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News February 9, 2021

Strategies to Drive Community Development Capital to Small and Midsized Cities

Topic General

New Report from Urban Institute and Reinvestment Fund offers cross-cutting lessons to improve community investment systems

Philadelphia, February 2, 2021 — Urban Institute today released Making Community Development Capital Work in Small and Midsize Cities, a report in partnership with Reinvestment Fund, that explores the challenges many small and midsize cities face in attracting and sustaining community investment capital, as well as the opportunities that their size provides.

Small and midsize cities in the aggregate are falling behind their larger peers in attracting and receiving community development investments. Diminished access to capital for investments that bolster positive, local social determinants of health in small and midsize cities coincides with the economic and social trends that affect these localities. For example, since 1980, cities smaller than the 250 largest ones have seen their share of the national income shrink from 18.3 percent to 14.6 percent.

Brett Theodos, Senior Fellow at Urban Institute, facilitator of the Health Capital Roundtable, and lead author of the report said, “We found that community development investors face real challenges to enter, operate, and remain in small and midsize cities. This is because the local community development ecosystems have fewer supporting actors and there is a dearth of federal incentives to help.”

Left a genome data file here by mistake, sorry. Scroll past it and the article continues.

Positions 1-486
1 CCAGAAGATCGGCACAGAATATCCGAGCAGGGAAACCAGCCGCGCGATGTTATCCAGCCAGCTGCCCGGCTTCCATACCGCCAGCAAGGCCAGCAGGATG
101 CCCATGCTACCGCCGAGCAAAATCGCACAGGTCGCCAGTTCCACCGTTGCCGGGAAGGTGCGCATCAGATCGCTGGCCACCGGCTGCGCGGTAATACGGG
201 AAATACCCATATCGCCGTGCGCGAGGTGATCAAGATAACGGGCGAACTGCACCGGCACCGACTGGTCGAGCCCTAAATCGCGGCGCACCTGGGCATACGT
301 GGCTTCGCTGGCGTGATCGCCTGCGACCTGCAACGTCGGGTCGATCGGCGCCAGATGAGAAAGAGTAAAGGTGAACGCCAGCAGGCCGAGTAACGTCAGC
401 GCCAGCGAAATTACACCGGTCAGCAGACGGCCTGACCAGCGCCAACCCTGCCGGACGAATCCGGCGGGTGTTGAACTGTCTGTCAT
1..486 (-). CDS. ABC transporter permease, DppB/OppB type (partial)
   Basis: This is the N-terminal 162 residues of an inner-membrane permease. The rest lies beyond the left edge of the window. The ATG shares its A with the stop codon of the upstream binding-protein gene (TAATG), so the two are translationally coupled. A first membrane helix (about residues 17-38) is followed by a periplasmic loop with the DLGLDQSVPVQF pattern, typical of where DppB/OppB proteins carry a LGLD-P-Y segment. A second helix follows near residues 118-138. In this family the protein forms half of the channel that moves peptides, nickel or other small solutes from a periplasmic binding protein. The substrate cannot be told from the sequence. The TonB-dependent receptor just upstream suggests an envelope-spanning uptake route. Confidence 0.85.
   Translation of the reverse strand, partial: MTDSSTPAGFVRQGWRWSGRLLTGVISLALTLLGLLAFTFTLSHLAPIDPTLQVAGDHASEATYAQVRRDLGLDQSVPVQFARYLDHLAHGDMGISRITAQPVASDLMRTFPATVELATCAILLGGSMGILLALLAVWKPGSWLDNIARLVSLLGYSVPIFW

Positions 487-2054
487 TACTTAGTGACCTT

Despite these challenges, small and midsize cities also present distinct opportunities including a strong entrepreneurial spirit and growth potential as well as an outsized impact for smaller price tags. The report presents five real-world models for sustainably and successfully expanding investment in small and midsize cities.

“Considering the mix of challenges and opportunities, we found that CDFIs, other mission investors and community partners have created compelling models for sustainably expanding investment in small and midsize cities,” said Don Hinkle-Brown, President and CEO of Reinvestment Fund. “From mergers to anchor institution partnerships to creating ‘CDFI friendly’ policies, these models illustrate how collaboration of investors, cities, and their partners can build health and wealth.”

The report draws primarily from experiences shared by community development investment practitioners at the Health Capital Roundtables, a series of convenings hosted by Reinvestment Fund and supported by the Robert Wood Johnson Foundation as part of the Invest Health initiative. The roundtables explored systems challenges while financing projects that aim to improve social determinants of health in small and midsize cities.

“One thing we’ve learned as community development investment actors is that the capacity and community development infrastructure of smaller places is the bottom line, and resources (both financial and non-financial) are important factors when it comes to building community economic development capacity,” said Pat Smith, President and CEO of the Funders Network, a non-profit organization that seeks to leverage philanthropy’s unique potential to help create communities and regions that are sustainable, prosperous and just for all people.